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Advise on 3D optimisation

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I am making a first person game using direct 3d 9.0. I have loaded a mesh of a city from a .x file which is quite basic and around 5,000 polys. However when I run the program I get about 4-5 fps at best. This is my first attempt at a 3d game and am not sure how to get round this problem. I assume the whole model is drawn every frame even if parts of it cannot be seen through the viewport. Are there any inbuilt functions in direct 3d that only draw what can be seen? or can you suggest any other way of making it run faster? any advise would be greatly received.

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What you''re looking for is called frustrum culling. It culls (omits from rendering) anything outside your current view. I don''t think it''s built into DirectX (at least it wasn''t prior to 9). You''ll need to implement it on your own and there are dozens of different algorithms for doing it. One that I''m familiar with is implemented using what''s called a quadtree.

Google is your friend.

Incidentally, 5000 polygons is not that many. Unless your video card is relatively low-end, you may just need to optimize your code a tad. With a GeForce 2 ti, I am pulling about 60-70 fps on 4000 polys (and my code is not optimized very well).


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have you tried the Optimize function? (i think it is part of the ID3DXBaseMesh interface, you can find it in the SDK help to figure it out)
It sorts the vertices of the mesh so that internal render state changes and texture changes are minimized for rendering, which results in a significant performance gain (i tried it on a house model which was rendered at about 5 fps without and well over 50 fps with the Optimize call).

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Guest Anonymous Poster
5000 polys is NOTHING on a geforce class card. The lowest end geforces can push 20-30 million polys per second, leaving you with half a million per frame. In practice lower than that of course, but you should be able to reach much higher framerates with that scene unless you are fill limited

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5000 polygons is nothing on any hardware, you should be able to get 5000 polygons at a minimum of 60Hz even on a 1997 Matrox Mystique or S3 ViRGE - the fact that you''re getting 4-5 frames a second hints that there is something wrong somewhere.

1) Are you using the sample framework from the SDK for your application? - if so check it isn''t using the Reference Rasterizer? (if your application asks for something which your hardware can''t do, the sample framework uses the RefRast [RefRast is implemented entirely in software and favours accuracy over speed]). The performance you''re reporting hints that this is on RefRast...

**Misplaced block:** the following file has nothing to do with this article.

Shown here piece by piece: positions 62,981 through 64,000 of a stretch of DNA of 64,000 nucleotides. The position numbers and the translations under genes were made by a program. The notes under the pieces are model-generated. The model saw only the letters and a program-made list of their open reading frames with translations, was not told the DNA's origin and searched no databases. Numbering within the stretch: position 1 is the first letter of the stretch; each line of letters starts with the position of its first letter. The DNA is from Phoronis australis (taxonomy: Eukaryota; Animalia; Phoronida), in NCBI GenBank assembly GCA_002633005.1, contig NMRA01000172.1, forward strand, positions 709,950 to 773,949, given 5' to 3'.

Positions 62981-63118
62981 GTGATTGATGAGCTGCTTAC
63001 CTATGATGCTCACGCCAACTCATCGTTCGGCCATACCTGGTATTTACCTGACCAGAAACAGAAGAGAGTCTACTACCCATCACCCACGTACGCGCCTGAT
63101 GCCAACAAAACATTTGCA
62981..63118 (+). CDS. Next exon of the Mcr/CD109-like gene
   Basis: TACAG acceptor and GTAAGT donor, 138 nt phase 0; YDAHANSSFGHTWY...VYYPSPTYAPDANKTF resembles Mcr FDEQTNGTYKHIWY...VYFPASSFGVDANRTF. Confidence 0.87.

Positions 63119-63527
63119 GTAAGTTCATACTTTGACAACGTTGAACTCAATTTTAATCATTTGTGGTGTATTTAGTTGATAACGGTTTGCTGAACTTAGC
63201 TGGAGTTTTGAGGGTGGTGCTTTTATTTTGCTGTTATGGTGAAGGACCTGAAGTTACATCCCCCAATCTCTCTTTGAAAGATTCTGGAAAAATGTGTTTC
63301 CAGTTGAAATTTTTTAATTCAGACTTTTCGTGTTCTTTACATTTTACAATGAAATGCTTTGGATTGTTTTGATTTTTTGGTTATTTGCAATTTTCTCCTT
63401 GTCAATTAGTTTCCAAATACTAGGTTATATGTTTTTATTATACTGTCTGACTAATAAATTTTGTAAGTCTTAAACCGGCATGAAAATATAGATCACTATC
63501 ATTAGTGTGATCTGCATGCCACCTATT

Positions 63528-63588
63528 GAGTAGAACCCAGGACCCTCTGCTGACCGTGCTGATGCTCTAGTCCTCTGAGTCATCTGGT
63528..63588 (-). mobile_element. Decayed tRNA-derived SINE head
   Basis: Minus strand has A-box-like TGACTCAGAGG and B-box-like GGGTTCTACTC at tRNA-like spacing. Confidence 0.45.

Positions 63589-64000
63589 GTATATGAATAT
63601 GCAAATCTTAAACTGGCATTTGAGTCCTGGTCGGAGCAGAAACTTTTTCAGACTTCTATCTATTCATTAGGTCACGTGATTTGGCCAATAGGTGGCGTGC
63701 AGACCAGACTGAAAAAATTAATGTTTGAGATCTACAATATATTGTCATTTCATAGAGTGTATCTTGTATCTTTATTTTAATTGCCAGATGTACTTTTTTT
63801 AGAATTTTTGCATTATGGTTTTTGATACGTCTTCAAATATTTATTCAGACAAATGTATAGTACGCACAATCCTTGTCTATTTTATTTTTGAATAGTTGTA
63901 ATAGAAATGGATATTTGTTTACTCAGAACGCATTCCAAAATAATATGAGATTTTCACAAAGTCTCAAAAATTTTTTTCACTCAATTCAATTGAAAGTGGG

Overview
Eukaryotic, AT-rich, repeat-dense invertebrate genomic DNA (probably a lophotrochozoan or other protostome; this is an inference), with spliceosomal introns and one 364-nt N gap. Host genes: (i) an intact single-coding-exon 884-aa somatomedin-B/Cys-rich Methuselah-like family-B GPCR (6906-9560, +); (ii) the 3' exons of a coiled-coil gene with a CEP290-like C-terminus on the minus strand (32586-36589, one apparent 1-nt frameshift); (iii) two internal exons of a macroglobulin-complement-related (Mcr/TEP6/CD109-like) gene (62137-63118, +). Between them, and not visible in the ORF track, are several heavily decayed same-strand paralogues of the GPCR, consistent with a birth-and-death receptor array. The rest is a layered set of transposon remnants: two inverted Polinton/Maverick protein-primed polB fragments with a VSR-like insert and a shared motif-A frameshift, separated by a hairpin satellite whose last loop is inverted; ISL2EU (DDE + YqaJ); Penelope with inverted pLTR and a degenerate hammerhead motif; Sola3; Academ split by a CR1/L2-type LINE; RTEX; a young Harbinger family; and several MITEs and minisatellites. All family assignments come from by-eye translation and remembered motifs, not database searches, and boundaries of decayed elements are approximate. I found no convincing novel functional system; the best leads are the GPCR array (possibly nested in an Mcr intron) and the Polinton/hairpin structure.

2) What graphics card do you have? - does it have at least DirectX 7 drivers? (The sample framework will also fallback to RefRast if it doesn''t detect any D3D9 capable HAL - if you don''t have at least a DX7 gfx card, then you won''t have a DX9 capable HAL).

3) If your graphics card is something like a GeForce or Radeon, then run DXDIAG and perform all tests to ensure there isn''t anything wrong with your hardware.

4) If you''re creating the D3D device with HARDWARE_VERTEX_PROCESSING, then make sure that NONE of your vertex buffers have the SOFTWARE_VERTEX_PROCESSING flag specified on their creation calls.

5) And vice versa - if the device is created with SOFTWARE_VERTEX_PROCESSING (or mixed with SWVP enabled), ensure that the SOFTWARE_VERTEX_PROCESSING flag is set for ALL vertex and index buffers you create.

6) Increase the D3D debug output level in the control panel and
see if D3D has any warnings for you etc on the output window.

7) Just to confirm: You aren''t calling any D3D Create* style calls (CreateVertexBuffer etc) every frame? - if you are, don''t, they''re very slow due to all the work they do behind the scenes!

8) Do you have any complex blending or pixel shaders used by your city model ? (a city without culling is an invitation for fillrate fluctuations - though 4-5 fps is still more likely something else)

9) Try the SDK samples - do they exhibit the same problems? - In a few rare cases the rest of your machine configuration may be at fault:

a. Check that your motherboard drivers are up to date (very important for AGP performance amongst other things)

b. Install any CPU specific drivers - for example some CPUs have extra AGP miniport drivers and CPU patch drivers.

c. Make sure you have all current Windows Service Packs installed - Windows 2000 for example has a rare bug which causes performance problems for some D3D setups - it was fixed in SP3.

d. Check that the AGP aperture size is set sensibly in the BIOS (e.g. not 0, not using all physical RAM, no set too high...)

e. Try the safe defaults in the BIOS (particularly if you''ve been experimenting) - AGP fast writes etc don''t work properly on some very well known hardware.

Simon O''Connor
Creative Asylum Ltd

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